CGI/Perl Guide | Learning Center | Forums | Advertise | Login
Site Search: in

  Main Index MAIN
Search Posts SEARCH
Who's Online WHO'S
Log in LOG

Home: Perl Programming Help: Beginner:
sort and print



Jan 7, 2001, 3:46 PM

Post #1 of 7 (894 views)
sort and print Can't Post


I have a database and want to print selected folders in alphabetical order (by surname or city). The database looks like this:

Folder|First name|Surname|City|Country
0|tom|smith|new york|usa

A user can select a folder number and sortby surname or city option, and then hit a print button.
e.g. selecting folder 2 and sorting by surname would print tina first then mary and nothing else. If city was the selected sort, then mary would be printed first then tina.

Does anyone have a piece of readymade code to do that for me? I have gone through all the past questions on this but am getting very confused. Your help would be greatly appreciated.



Jan 7, 2001, 7:14 PM

Post #2 of 7 (888 views)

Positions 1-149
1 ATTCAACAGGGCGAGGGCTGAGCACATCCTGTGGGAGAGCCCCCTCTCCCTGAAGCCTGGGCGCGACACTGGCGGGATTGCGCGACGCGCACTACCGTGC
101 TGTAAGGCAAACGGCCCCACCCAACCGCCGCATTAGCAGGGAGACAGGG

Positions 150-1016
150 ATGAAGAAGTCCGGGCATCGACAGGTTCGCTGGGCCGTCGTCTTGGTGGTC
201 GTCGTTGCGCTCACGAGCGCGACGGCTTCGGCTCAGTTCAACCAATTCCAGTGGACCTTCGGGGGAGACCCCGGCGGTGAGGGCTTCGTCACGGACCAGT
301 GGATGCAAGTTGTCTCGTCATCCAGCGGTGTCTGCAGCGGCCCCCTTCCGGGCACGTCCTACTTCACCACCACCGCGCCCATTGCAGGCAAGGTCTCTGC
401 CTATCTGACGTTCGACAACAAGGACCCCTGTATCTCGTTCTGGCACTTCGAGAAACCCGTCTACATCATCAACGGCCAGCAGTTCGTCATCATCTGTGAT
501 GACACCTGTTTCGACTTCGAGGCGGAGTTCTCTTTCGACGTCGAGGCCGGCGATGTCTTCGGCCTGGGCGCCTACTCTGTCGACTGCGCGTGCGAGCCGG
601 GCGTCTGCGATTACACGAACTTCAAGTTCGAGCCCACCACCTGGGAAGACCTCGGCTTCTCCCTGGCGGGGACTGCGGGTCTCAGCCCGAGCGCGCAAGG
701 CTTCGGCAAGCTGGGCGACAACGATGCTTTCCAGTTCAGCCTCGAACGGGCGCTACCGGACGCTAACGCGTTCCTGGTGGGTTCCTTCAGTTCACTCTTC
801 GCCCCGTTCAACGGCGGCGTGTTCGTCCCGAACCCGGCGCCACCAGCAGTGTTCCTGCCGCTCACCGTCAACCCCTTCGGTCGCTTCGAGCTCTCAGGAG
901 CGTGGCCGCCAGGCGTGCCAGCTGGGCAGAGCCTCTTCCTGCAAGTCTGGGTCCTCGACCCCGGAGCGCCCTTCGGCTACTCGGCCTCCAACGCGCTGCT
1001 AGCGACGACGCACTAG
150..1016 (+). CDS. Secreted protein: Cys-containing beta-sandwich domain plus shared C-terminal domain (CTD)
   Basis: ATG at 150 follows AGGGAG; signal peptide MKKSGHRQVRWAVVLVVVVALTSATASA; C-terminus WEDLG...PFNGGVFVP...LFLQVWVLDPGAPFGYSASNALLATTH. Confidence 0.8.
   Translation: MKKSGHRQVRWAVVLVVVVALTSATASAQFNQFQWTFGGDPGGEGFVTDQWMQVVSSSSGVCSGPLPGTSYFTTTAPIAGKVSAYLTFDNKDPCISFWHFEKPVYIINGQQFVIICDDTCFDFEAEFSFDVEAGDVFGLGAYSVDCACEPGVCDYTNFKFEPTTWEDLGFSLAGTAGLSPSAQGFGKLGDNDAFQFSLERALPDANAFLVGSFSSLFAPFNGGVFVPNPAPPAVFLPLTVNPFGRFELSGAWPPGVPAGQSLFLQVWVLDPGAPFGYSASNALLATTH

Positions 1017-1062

Re: sort and print [In reply to] Can't Post

Here is a sorting routine:

@sortedarray = sort {lc($a) cmp lc($b)} @array;


User / Moderator

Jan 7, 2001, 9:21 PM

Post #3 of 7 (884 views)
Re: sort and print [In reply to] Can't Post

In this case we cannot just do a simple sort, or even a simple sort {$a cmp $b} because we need to actually be sorting on things from the middle of the strings.

This is a good time to use my favorite perl function, 'map', not just once, but twice, in a Schwartzian Transform. And because we need to filter the list down to just those that match the folder, we will throw in a grep also.

sub transform_sort { 
my ($folder, $option, @array) = @_;

my %index = (Folder => 0,
'First name' => 1,
Surname => 2,
City => 3,
Country => 4);

return (map { (split ('<->', $_))[1] }
map { join ('<->', lc ((split ('\|', $_))[$index{$option}]), $_) }
grep (/^$folder\|/ , @array)

Inside the return you must read from bottom to top as each line takes an array as input and passes it on to the command above it.